"Taffy" Wolfgang Alexander Albert Eduard Maximilian Reichsgraf Berghe von Trips was the son of a noble Rhineland family. He participated in 29 Formula One World Championship Grands Prix, debuting on September 2, 1956. He won two races, secured one pole position, achieved six podiums, and scored a total of 56 championship points.
He raced for Ferrari, Porsche and Scuderia Centro Sud.
The 1961 Italian Grand Prix on September 10 would have been the culmination of von Wolfgang von Trips (D) crashTrips' career, as a third place would have been sufficient to secure the Formula One World Drivers Championship that year. At the Italian Grand Prix at Monza, his Ferrari collided with Jim Clark's Lotus. At one point Von Trips shifted sideways so that Jim Clark's front wheels collided with his back wheels. It was the fatal moment. Von Trips' car spun twice and went into the guardrail along the inside of the track. Then it bounced back, struck Clark's car and bounced down into the crowd.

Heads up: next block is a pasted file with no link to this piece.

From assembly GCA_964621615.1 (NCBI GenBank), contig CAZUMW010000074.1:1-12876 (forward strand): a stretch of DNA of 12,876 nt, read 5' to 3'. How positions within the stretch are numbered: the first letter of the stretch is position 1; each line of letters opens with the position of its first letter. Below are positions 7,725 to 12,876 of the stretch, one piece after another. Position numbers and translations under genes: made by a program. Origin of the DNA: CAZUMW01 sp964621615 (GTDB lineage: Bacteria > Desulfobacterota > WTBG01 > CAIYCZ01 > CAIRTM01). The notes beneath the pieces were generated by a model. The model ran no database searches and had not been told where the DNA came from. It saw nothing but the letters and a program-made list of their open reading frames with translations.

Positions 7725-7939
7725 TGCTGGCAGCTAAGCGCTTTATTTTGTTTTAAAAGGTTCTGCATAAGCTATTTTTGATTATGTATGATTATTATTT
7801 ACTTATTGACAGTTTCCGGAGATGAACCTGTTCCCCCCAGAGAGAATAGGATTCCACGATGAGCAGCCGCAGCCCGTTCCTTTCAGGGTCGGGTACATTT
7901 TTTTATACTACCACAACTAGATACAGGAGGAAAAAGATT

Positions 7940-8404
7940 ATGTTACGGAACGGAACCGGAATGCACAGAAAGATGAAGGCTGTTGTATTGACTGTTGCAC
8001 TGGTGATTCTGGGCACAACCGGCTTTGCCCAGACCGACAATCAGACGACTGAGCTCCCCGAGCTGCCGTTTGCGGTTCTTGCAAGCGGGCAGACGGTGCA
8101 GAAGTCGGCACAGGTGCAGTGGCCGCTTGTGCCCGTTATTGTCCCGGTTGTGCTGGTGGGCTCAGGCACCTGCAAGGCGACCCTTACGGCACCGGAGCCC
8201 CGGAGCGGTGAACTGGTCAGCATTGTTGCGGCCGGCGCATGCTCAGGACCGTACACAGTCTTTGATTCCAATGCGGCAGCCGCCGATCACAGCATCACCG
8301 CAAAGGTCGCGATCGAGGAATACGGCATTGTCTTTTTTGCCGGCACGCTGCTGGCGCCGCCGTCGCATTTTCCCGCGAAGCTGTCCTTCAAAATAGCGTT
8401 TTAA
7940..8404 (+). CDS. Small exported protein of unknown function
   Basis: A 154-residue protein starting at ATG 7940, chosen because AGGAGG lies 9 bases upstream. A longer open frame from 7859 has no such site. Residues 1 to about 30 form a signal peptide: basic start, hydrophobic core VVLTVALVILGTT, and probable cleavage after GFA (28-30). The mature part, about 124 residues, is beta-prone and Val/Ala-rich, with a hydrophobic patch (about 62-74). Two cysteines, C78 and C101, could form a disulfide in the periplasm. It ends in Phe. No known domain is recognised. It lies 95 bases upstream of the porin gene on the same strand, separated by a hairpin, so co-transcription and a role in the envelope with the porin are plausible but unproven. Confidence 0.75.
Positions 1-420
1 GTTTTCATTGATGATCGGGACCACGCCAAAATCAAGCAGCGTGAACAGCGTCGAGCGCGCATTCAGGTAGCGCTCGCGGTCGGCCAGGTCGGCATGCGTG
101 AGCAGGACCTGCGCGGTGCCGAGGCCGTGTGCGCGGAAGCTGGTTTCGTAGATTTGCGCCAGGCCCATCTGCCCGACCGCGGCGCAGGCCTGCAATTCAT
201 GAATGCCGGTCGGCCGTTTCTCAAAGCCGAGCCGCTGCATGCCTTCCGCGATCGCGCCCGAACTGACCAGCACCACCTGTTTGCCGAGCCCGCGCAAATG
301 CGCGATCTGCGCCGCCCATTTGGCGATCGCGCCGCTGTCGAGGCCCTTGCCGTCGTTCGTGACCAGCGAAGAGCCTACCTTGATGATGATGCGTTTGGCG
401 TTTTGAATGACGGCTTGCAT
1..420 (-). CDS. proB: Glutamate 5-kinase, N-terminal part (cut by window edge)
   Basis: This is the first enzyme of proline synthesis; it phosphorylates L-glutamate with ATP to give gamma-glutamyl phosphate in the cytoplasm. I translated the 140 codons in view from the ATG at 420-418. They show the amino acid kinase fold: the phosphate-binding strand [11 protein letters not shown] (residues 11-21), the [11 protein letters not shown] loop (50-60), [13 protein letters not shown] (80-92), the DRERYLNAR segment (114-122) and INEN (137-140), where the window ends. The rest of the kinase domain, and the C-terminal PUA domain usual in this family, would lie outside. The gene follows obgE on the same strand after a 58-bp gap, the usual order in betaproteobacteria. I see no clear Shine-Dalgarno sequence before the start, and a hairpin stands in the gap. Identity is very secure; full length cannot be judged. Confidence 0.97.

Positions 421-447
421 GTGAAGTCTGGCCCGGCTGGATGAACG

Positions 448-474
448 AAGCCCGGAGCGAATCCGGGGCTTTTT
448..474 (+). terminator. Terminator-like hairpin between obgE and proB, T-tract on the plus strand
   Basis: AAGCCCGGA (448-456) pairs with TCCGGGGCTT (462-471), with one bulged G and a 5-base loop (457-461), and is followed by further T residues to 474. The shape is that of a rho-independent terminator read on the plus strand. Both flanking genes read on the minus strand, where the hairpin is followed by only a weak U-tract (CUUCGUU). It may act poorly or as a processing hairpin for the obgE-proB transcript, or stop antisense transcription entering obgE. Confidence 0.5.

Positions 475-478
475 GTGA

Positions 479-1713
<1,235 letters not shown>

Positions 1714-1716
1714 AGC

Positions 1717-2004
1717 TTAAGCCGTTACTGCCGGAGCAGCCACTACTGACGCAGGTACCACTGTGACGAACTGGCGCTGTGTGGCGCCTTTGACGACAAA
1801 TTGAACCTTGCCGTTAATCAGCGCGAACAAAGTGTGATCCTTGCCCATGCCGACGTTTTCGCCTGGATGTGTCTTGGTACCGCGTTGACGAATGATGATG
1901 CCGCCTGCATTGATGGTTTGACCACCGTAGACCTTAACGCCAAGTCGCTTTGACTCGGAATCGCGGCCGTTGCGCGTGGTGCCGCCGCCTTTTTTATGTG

Wolfgang von Trips (D) crashHis car became airborne and crashed into a side barrier, fatally throwing von Trips from the car, and killing fifteen spectators.

Von Trips was on course to become the first German to win the Formula One World Championship. Von Trips probably only needed to finish ahead of his team-mate, the American Phil Hill, to secure the crown with a race to spare: instead a Wolfgang von Trips (D) car remainingsombre Hill won the race, and collected the title himself.

In 1961 von Trips established a go-kart race track in Kerpen, Germany. The track was later leased by Rolf Schumacher, whose sons, Michael and Ralf, made their first laps there.

Grand Prix Starts 27
Grand Prix Wins 2
Pole Positions 1
Grand Prix Points 56